- "It's a trap! An end to our pleasurable days!"
- ―An elder ecorb
Ecorbs were a sentient species that inhabited the Detral Pits. They had coiled attachments called hampas on their gelatinous heads and possessed red, pulsating blup sacks. Ecorbs were said to have grown hampas after excessively feeding themselves with a particular species of radiant orange and blue flower, a trait that was supposedly hereditarily transmitted to following generations.
Biology and appearanceEdit
- "Ow! My head is killing me!"
"Get it off! Get it off!"
- ―Two ecorbs crying after hampas suddenly sprout on their heads
Ecorbs were dark yellow-colored, scaly-skinned sentient social beings hatched from eggs in nests. Each ecorb possessed a gelatinous head with a painfully constricting, coiled shell-like hampa on top and a large red blup sack that pulsated rhythmically when the individual was happy. The species was capable of dreaming while sleeping and was known to have nightmares on occasion. Ecorbs had sharp teeth and amber-colored eyes, as well as dark patterns on their backs. They were able to speak and possessed at least two sexes, male and female. Older ecorbs were known to produce spit from their nostrils. They inhabited a location known as the Detral Pits, and they freely and unhurriedly slid across the region.
- "If you eat this tantalizing creature, things will change forever!"
"Things are going to change anyway."
- ―Exchange between two ecorbs, deciding whether or not they should eat the orange and blue flowers
According to a story known to every ecorb, their species did not always have hampas on their heads. During a period referred to as "the Mercurial and Long Time Away From Here Times," they lived happily and slid freely and lazily across the Detral Pits, until one night an orange and blue flower grew from a slimy rock. The ecorbs, never before having seen a flower, were tantalized. All of them gathered around it, puzzled by its appearance. They then discussed what it could be and what they should do with it, eventually deciding on eating the flower. An elder ecorb warned against this, but he was ultimately ignored. The flower petals were divided among the ecorbs and eaten.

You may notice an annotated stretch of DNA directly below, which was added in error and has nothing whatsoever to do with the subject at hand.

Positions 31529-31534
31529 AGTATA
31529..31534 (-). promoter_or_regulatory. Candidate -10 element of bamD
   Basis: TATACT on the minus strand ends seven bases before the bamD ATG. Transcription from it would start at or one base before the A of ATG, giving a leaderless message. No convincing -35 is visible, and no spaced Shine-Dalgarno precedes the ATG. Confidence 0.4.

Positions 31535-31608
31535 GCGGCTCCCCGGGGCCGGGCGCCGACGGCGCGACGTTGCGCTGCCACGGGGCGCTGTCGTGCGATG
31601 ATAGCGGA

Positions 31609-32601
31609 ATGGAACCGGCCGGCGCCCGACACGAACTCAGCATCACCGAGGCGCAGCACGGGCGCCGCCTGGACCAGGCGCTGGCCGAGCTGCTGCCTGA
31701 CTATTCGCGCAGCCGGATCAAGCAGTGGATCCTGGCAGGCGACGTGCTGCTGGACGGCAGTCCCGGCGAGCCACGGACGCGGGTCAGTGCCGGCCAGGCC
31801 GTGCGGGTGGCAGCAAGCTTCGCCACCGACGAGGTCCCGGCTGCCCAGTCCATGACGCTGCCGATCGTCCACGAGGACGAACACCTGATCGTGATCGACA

The plant had a psychotropic effect on the ecorbs, who felt giddy, laughed, and danced. After they went to sleep, however, they had nightmares of disembodied eyes and bloody teeth. When the morning came, hundreds of orange and blue flowers blossomed, surrounding the ecorbs. They decided to eat all of the flowers, against the advice of the older ecorb, who eventually proved to be right: the overeating of the plants made them feel very sick. Painfully, hampas then suddenly started to sprout on the top of their heads, which made the ecorbs feel constantly miserable from that point on, while the flowers had all but disappeared, never to be seen again. According to the story, hampa growth became a hereditary trait passed down to new generations due to this incident.
Behind the scenesEdit
The ecorbs were featured in a one-page story titled "How the Ecorb Got Its Hampa," written by Bob Carrau for the 1993 book Monsters and Aliens from George Lucas, a publication that combines creature designs and photographs from various projects of George Lucas, creator of the Star Wars franchise, with original text by Carrau. The ecorb's physical appearance was based on final production design by Richard Van der Wende for the two-headed Eborsisk creature from Willow, a 1988 fantasy film directed by Ron Howard and based on a story by Lucas. Lucasfilm employee Leland Chee, who maintains the Holocron continuity database, has indicated that information contained in the book is non-canonical.
- Monsters and Aliens from George Lucas (First mentioned)
Notes and referencesEdit
- ↑ 1.00 1.01 1.02 1.03 1.04 1.05 1.06 1.07 1.08 1.09 1.10 1.11 1.12 1.13 1.14 1.15 Monsters and Aliens from George Lucas
- ↑ Industrial Light and Magic: Into the Digital Realm
- ↑ Mark Cotta Vaz and Patricia Rose Duignan. Excerpts from the book Industrial Light + Magic: Into the Digital Realm. The Crossroads. Archived from the original on October 7, 2008. Retrieved on February 23, 2013.